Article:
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thornton
(@thornton)
Noble Member

I also saw in SSM that Missouri and a Missouri quail/upland organization are again trying to stock ruffed grouse...at least, I think it is another try in that state per my memory and as they did label it as a restocking. This time it is with WI trapped birds....may have been an exchange of critters involved but did not see that mentioned if indeed so.

History, reality and odds would not appear to favor these ventures with that bird but, who knows, mebbe. The blurb noted they have cut a lot of timber in the release area....'course, it takes a lot coupled with an ongoing harvest for meaningful results with so fragile and needy a bird.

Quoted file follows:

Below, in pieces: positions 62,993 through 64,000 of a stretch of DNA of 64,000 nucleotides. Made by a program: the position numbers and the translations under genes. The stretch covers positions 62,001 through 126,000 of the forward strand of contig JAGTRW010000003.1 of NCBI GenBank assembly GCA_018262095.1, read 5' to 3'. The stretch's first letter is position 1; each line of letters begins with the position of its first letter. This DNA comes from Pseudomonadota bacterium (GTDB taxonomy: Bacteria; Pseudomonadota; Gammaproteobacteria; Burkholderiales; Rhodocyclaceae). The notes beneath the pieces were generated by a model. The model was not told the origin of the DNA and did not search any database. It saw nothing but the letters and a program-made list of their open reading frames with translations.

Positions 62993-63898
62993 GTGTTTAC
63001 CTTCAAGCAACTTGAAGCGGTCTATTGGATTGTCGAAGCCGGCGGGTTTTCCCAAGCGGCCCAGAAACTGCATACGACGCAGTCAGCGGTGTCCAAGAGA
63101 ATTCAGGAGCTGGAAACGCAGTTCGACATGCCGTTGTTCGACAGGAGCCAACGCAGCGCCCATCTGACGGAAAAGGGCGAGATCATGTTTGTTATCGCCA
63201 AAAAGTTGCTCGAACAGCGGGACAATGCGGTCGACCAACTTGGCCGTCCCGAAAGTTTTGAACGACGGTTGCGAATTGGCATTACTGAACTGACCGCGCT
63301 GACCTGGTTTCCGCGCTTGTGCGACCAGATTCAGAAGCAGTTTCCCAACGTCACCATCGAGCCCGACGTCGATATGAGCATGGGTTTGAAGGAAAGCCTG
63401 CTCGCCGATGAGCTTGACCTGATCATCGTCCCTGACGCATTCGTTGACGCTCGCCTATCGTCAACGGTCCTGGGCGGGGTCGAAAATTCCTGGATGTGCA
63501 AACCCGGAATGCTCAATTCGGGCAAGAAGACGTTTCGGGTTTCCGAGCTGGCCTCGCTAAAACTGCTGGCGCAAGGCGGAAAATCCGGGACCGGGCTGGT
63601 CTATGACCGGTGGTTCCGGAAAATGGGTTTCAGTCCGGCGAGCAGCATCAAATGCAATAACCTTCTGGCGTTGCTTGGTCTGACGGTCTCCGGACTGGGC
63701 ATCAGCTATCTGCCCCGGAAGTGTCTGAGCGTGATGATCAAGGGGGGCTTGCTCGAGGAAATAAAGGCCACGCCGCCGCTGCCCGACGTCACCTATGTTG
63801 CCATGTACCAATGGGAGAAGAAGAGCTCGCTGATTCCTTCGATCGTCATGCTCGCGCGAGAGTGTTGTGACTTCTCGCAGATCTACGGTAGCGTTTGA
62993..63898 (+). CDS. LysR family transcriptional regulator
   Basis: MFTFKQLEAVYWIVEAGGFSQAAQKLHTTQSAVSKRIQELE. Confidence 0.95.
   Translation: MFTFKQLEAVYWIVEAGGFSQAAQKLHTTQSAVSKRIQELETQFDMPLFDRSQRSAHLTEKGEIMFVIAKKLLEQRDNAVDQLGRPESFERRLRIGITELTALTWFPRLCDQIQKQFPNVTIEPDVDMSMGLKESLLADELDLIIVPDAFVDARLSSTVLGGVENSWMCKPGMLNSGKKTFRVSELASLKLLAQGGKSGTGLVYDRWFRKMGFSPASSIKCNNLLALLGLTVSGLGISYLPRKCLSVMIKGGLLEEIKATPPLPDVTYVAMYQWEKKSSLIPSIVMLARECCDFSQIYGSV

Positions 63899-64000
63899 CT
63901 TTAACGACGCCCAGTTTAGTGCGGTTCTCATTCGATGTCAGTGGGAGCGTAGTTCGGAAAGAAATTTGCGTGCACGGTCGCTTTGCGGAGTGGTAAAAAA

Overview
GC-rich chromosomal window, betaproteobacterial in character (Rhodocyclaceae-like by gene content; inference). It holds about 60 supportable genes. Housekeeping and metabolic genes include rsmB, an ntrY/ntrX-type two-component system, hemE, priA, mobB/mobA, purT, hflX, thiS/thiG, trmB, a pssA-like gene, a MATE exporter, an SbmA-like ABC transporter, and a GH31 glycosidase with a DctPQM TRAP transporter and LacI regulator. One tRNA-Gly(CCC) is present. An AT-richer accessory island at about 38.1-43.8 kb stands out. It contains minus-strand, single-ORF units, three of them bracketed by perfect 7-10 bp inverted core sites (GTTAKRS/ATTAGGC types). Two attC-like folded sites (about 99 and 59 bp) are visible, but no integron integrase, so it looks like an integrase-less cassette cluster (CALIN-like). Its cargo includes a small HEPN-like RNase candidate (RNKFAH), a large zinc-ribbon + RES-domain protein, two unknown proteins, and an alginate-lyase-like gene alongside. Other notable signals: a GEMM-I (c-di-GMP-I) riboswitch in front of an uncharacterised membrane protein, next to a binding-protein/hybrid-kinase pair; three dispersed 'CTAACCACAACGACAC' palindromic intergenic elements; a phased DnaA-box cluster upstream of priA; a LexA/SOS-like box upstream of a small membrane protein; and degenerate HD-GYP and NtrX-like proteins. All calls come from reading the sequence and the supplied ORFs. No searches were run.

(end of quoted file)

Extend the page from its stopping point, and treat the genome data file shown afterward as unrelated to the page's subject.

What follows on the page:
I do have several fingers crossed re value received for effort extended in Missouri. They likely could do with a few more fingers.

This topic was modified 4 months ago by thornton
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Posted : July 11, 2019 7:38 pm
Dave B - L.C. Smith Man
(@dave-buehner)
Famed Member

thornton,

   I read the article also, restocking Grouse is a tough undertaking, although Ruffed Grouse are by no means fragile they need the correct food base and habitat.  Transplanting them from another healthy wild environment is actually the only way to restart a Grouse population in the wild.  We will see what happens, if the food base and the habitat are correct and the predators are controlled, the wild Grouse should form their coverts reproduce and live.  

Trying a project like this is a massive undertaking for sure.

Dave B - L.C. Smith Man

This post was modified 4 months ago by Dave B - L.C. Smith Man
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Posted : July 11, 2019 9:17 pm
thornton
(@thornton)
Noble Member
Posted by: Dave B - L.C. Smith Man

thornton,

   I read the article also, restocking Grouse is a tough undertaking, although Ruffed Grouse are by no means fragile......